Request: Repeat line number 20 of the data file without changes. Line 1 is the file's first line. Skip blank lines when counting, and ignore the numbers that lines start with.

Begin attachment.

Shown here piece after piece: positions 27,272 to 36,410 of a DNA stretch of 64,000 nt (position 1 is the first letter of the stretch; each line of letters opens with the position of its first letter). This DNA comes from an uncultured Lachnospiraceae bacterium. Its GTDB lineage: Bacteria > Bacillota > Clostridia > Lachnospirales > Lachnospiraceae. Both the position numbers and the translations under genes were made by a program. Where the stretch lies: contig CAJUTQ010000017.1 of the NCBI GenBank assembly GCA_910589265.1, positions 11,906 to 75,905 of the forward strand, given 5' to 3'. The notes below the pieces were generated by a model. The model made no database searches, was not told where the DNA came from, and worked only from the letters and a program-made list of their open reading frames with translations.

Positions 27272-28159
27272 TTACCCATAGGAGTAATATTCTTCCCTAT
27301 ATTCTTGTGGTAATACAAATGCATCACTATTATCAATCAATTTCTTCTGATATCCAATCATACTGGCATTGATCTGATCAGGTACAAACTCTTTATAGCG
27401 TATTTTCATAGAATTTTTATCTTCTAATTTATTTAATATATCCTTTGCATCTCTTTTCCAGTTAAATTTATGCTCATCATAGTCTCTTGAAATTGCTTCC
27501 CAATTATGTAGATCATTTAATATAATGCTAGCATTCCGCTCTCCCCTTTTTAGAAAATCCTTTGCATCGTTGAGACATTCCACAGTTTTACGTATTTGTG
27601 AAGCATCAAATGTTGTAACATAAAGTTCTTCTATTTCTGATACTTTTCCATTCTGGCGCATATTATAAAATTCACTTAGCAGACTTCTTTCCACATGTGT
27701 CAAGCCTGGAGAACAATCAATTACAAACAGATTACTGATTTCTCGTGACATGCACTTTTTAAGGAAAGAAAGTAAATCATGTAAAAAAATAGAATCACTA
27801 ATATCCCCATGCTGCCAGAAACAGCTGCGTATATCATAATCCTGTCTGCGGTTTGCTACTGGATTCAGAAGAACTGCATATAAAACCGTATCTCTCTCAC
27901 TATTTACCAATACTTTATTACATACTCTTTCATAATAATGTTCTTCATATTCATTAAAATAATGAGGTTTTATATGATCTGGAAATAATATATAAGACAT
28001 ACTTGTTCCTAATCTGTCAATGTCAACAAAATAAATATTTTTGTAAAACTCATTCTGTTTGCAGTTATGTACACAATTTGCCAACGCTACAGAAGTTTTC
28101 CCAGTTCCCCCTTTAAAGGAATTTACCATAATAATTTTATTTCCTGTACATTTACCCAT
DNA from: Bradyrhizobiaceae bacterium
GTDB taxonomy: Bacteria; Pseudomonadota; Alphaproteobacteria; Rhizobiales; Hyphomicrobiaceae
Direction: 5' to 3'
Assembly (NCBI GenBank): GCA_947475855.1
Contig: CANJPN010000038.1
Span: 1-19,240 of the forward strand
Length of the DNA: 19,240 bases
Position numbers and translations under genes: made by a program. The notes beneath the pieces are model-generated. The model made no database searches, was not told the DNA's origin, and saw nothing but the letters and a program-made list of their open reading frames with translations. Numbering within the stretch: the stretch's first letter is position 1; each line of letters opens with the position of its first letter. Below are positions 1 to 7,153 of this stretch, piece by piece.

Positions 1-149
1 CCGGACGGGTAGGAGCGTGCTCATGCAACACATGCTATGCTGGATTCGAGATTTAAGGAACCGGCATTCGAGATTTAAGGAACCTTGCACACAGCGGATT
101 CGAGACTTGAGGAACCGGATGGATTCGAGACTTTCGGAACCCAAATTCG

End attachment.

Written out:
Position numbers and translations under genes: made by a program. The notes beneath the pieces are model-generated. The model made no database searches, was not told the DNA's origin, and saw nothing but the letters and a program-made list of their open reading frames with translations. Numbering within the stretch: the stretch's first letter is position 1; each line of letters opens with the position of its first letter. Below are positions 1 to 7,153 of this stretch, piece by piece.